"As I see it, we have three choices at this point.  We could find something you want to teach.  I could teach a class you want to take.  Or, we could bow out of co-op this spring and pick up with some other things we've been wanting and needing to do."  (In all honesty, I had one other choice in mind, but I wasn't about to speak it yet.)

My son then weighed each of the ideas I had offered, immediately nixing the last one after saying he would not want to spoil things for his younger siblings by being the reason we took a break from co-op.  He knows they like it and wants to them to continue enjoying it.  He commented further that I do a lot for co-op and that he would not want to take my help away from the group by requesting that our family no longer participate. 

"But, I really don't like any of the classes, Mom."  He continued walking. 

Half-teasing, I then suggested, "Oh, I have another idea, you could bring some things to do and use co-op time as a study hall..."

We both laughed at this idea.  Quiet study?  During co-op time?  Seriously?  That would not be my son's style.

Negative pensiveness broken by laughter, my son smiled again.  "What are you teaching, Mom.  Maybe I could teach some different classes with you?" 

Exactly.  I thought. "Sure, Son.  That could work.  Why don't you tell me what you'd like to co-teach with me and I'll ask the other coordinator if she thinks it would be okay for you to be my assistant..."

And so it was that my oldest son invested in the idea of being my Junior Assistant for both a Show-n-Tell Brick Builders course and a Knights in Training one this spring. 

Over the past couple months, my son took his commitment seriously, and, from late winter until just two weeks ago, he busied himself reading and researching about Lego builds and knights in order to help me to plan and prepare materials for both courses. 

As a part of that process, my son made the Mini-Challenge cards so that children who might finish up with the main challenges he came up with for each week's Brick Builder lesson
could remain actively engaged in class-related activities until every child in the class was ready to present their creations.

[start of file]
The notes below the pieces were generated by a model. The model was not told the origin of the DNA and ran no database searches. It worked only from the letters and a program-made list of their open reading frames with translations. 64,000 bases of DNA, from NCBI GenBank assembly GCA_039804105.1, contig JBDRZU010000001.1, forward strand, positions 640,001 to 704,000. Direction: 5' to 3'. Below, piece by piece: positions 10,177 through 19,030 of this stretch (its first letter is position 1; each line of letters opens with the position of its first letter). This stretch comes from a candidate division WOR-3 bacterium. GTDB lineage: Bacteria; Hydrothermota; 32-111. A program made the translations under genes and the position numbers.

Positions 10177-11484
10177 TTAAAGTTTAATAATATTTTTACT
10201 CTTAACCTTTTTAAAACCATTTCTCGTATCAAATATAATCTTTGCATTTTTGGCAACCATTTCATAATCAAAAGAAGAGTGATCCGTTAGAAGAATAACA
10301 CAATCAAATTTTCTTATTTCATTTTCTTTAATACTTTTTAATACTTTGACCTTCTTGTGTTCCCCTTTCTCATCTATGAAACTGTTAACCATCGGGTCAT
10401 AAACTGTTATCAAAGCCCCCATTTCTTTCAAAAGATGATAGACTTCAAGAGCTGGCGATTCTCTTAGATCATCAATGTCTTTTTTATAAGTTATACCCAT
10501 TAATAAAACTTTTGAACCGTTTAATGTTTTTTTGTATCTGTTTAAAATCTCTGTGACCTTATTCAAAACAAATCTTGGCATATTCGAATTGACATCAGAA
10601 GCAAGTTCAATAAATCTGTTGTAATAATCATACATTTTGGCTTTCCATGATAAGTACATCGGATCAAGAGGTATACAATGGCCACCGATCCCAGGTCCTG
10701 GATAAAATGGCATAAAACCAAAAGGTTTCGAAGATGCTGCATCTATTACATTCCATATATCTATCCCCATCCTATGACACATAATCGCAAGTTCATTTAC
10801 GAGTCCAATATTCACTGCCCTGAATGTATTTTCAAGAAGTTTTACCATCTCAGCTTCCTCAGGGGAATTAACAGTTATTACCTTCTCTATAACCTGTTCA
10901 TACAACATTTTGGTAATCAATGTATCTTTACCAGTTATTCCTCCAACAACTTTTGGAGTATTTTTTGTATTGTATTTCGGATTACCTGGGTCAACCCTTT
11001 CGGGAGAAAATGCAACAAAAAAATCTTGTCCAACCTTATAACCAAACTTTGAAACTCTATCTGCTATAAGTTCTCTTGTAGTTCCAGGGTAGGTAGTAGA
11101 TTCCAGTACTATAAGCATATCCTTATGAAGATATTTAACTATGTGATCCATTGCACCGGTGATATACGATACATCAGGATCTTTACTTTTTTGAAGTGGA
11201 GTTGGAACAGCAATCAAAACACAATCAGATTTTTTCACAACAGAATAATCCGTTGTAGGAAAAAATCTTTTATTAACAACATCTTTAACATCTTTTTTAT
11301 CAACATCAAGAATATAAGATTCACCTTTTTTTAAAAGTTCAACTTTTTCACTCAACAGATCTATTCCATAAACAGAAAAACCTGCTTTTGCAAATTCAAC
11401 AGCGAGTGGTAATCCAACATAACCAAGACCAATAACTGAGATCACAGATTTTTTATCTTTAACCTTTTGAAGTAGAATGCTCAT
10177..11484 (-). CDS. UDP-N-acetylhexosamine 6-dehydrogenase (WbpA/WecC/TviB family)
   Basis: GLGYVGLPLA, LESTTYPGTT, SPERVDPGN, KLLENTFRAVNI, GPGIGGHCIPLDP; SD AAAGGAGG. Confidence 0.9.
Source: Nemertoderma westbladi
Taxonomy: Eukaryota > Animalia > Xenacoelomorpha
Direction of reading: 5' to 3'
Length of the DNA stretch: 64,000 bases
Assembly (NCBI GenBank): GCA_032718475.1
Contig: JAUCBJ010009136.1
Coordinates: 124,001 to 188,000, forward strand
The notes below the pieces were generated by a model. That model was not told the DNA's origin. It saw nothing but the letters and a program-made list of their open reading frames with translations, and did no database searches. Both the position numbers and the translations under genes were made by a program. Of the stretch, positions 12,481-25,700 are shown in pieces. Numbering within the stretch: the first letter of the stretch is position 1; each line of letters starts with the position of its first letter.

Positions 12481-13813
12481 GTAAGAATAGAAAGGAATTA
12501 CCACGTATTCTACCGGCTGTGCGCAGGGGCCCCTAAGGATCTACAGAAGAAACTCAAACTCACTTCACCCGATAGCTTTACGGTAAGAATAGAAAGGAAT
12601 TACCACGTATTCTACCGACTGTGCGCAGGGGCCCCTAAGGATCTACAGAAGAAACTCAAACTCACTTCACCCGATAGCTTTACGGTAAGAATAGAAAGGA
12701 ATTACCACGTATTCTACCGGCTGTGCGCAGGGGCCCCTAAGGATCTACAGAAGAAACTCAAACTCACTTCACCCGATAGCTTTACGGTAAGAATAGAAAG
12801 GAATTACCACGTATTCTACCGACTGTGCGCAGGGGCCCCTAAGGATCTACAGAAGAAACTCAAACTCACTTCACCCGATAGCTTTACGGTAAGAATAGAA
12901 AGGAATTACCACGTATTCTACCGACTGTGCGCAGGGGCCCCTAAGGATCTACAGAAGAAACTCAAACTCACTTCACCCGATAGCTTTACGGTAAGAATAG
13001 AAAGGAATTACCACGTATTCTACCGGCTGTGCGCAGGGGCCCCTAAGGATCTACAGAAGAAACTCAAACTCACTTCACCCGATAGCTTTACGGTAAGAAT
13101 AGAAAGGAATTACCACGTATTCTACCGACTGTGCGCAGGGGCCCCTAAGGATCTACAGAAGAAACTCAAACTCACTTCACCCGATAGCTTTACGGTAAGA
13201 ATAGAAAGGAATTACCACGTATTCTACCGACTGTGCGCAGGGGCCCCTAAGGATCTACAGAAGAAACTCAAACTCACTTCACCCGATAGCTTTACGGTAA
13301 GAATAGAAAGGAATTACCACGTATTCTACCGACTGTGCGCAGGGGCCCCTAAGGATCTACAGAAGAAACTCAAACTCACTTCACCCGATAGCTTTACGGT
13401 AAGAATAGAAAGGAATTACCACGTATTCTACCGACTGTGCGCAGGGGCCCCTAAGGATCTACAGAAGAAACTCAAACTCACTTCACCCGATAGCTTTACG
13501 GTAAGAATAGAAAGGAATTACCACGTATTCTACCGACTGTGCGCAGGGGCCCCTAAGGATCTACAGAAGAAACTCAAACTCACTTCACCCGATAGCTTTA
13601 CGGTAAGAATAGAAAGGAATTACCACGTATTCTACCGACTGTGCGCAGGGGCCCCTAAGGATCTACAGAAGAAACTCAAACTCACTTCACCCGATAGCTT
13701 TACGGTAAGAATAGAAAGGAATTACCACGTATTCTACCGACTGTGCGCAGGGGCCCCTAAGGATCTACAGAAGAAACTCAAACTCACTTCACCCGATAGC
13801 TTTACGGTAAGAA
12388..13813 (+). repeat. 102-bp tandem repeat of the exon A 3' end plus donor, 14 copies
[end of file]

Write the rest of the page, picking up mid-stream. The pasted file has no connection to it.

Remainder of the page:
To make the cards, my son helped me choose a background and design a simple layout.  Then, he ordered a tall stack of Lego books from the library and perused different things online in order research and brainstorm ideas for the cards.  Finally, he took turns typing his ideas out on his own or dictating them to me for me to type, making 48 challenges in all.

This process was not difficult, but it did require focus and sustained effort, which are both things my son and I are constantly working on for him.  So, I was delighted to see how our Mini-Challenge Cards project unfolded with him working hard and growing his repertoire of computer skills.

I am equally happy to say, that our first two Brick Builder and Knights classes went GREAT!  I could not been more pleased with how well my son did in planning, preparing, and teaching each class with me so far. 

We've been getting positive feedback from students and parents about both classes, and my
son is so excited about how his efforts are paying off that he has already begun asking when he'll be old enough to teach a class all by himself, or with me as his assistant.  I told him, "In time, Son, in time.  Let's just enjoy what we are doing right now, and we'll talk about that later."

And that is what we are doing - enjoying the present, which includes brick building fun and sharing my son's ideas with you in hopes that you and yours might also enjoy meeting mini-challenges with success!

We'd love to see the Lego builds you create using these cards.  Pop on over to our Facebook page to upload a picture or tag us in a comment on a picture you upload elsewhere.  My son will be so excited to see your creations!